The dining room, the original hall of the castle, is hung with Bedouin tents, brought back from Tunisia in the 1870s by Herbert Robertson, Helen Durdin’s husband. The large stone fireplace has the date stone 1625, and a stained glass window traces out the Esmonde and Durdin genealogy. We know that the room is very old by the thickness of the walls. The room has an Elizabethan ceiling, and portraits of family members hang on the walls. You can see a photograph of the room on the Castle Tours page of the website. There is a portrait of Barbara St. Leger, from Doneraile in Cork, who married Alexander Durdin (1712-1807), the one who also married the two Esmonde daughters. It is said that Barbara wore a set of keys at her waist, and that sometimes ghostly jingling can be heard in the castle.
Next to the dining room is a ladies drawing room with white panelled walls and a stucco ceiling with Gothic drop decoration and compartments. I think it was in this room the guide told us that the panelling is made of plaster, created to look like wood panelling. You can see some photographs of these rooms on the castle’s facebook page. The ceiling may seem low for an elegant room but we must remember that it originally housed a barracks! This room also is part of the original structure – the doorway into the next room shows how thick the wall is – about the length of two arms.
Another drawing room is hung with tapestry, which would have kept the residents a bit warmer in winter. There are beautiful stuccoed ceilings, which you can see on the website, and a deep bay window with Gothic arches in the bars of the window.
Huntington was one of the first country houses in Ireland to have electricity, and in order to satisfy local interest a light was kept burning on the front lawn so that the curious could come up and inspect it.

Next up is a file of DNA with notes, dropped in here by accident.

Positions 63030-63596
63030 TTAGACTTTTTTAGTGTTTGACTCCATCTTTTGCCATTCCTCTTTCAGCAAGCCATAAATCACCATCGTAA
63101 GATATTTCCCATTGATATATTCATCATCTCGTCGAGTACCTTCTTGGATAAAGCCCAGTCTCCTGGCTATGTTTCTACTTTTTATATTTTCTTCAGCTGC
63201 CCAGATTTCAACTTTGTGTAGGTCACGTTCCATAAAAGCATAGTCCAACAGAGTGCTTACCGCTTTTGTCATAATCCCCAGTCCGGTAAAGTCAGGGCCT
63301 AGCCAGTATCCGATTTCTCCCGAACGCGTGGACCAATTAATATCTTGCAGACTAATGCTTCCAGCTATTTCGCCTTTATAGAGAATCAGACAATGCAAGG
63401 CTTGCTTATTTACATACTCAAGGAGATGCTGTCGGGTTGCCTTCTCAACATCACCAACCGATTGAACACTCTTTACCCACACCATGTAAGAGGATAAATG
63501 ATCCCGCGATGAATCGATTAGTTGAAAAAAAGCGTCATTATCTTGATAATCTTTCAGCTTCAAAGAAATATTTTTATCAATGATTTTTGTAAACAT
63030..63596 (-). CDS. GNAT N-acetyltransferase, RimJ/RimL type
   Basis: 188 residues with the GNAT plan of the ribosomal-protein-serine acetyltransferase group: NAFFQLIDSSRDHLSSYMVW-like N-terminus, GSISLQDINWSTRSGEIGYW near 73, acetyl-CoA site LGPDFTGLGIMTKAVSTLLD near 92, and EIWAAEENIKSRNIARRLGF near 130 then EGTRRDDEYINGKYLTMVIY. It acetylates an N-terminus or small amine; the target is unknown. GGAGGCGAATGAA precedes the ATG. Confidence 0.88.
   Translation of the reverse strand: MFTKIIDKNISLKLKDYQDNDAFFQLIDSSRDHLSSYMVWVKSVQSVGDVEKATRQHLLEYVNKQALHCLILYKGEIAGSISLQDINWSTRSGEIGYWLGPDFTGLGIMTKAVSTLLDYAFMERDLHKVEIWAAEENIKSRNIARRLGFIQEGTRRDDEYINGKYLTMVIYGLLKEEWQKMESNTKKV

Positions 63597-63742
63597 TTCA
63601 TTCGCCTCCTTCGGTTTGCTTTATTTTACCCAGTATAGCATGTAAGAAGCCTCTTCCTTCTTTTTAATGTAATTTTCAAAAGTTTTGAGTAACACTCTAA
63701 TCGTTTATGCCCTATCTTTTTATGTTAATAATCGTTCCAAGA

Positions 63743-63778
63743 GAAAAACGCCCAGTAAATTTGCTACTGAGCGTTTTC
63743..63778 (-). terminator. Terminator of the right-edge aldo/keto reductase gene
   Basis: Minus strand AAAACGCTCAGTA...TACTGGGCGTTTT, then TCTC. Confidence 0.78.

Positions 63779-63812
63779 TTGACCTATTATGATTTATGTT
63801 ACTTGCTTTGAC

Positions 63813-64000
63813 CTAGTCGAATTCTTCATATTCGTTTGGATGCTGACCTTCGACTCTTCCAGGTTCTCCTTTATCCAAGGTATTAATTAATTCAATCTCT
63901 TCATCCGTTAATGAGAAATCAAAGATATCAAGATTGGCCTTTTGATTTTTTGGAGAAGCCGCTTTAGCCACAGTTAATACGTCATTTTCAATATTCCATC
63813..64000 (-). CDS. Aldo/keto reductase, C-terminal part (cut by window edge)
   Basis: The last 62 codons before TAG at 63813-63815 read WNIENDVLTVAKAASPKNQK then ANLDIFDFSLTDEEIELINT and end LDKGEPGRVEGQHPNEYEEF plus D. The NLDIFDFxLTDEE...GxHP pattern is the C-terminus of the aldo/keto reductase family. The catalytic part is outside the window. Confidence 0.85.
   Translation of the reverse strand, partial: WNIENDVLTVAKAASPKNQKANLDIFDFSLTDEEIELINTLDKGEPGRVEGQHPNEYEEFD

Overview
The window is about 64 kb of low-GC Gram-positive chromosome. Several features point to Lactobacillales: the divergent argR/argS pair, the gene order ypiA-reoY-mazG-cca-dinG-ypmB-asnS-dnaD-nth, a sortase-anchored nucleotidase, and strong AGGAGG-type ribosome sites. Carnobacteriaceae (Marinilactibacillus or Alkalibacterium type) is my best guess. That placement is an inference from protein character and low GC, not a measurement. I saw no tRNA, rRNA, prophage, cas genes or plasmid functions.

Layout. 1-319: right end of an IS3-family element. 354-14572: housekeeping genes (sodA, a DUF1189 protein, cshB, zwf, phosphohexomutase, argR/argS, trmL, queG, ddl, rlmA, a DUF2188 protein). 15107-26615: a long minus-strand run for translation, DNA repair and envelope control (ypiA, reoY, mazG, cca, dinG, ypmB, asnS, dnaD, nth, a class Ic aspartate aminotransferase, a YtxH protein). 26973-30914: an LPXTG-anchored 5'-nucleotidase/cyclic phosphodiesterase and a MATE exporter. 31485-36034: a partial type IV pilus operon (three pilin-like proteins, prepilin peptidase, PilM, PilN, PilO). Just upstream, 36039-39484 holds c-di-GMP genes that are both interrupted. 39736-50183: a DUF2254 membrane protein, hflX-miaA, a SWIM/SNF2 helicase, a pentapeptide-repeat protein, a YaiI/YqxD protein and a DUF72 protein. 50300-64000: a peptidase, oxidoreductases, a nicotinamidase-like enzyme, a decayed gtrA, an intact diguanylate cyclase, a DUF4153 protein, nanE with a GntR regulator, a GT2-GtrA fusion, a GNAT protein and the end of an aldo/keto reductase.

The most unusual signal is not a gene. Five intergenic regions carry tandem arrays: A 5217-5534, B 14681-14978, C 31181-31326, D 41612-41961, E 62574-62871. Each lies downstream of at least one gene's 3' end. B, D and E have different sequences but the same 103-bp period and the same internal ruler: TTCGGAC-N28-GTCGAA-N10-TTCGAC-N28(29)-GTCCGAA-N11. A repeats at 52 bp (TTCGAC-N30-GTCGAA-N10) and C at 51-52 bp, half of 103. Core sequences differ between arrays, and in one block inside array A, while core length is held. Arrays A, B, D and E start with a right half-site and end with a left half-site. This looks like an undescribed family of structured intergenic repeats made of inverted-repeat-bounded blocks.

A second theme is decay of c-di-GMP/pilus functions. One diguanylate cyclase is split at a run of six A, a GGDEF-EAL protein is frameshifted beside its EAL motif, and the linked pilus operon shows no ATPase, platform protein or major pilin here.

I loved the light and plant filled conservatory area, with a childlike drawing on one wall. The glass ceiling is draped in grape vines. The picture is of the estate, drawn by the four children of the house in 1928, Olivia Durdin-Robertson and her brother Derry and sister Barbara, children of Manning and Nora. I loved the pictures of the children themselves swimming in the river, wearing little swimming hats! The picture even has the telephone wires in it. The conservatory area is part of an addition on the back of the castle, added around 1860.
The conservatory is in the brick and battlemented addition to one side of the castle. From the formal gardens to the side of the castle a different vantage shows more of the castle and one can see the original tower house, and the additions.
The conservatory contains a vine that is a cutting taken in the 1860s of a great vine in Hampton Court.
We were allowed to take photos in the basement, which used to house dungeons, and now holds the “Temple of Isis.” It also contains a well, which was the reason the castle was situated on this spot.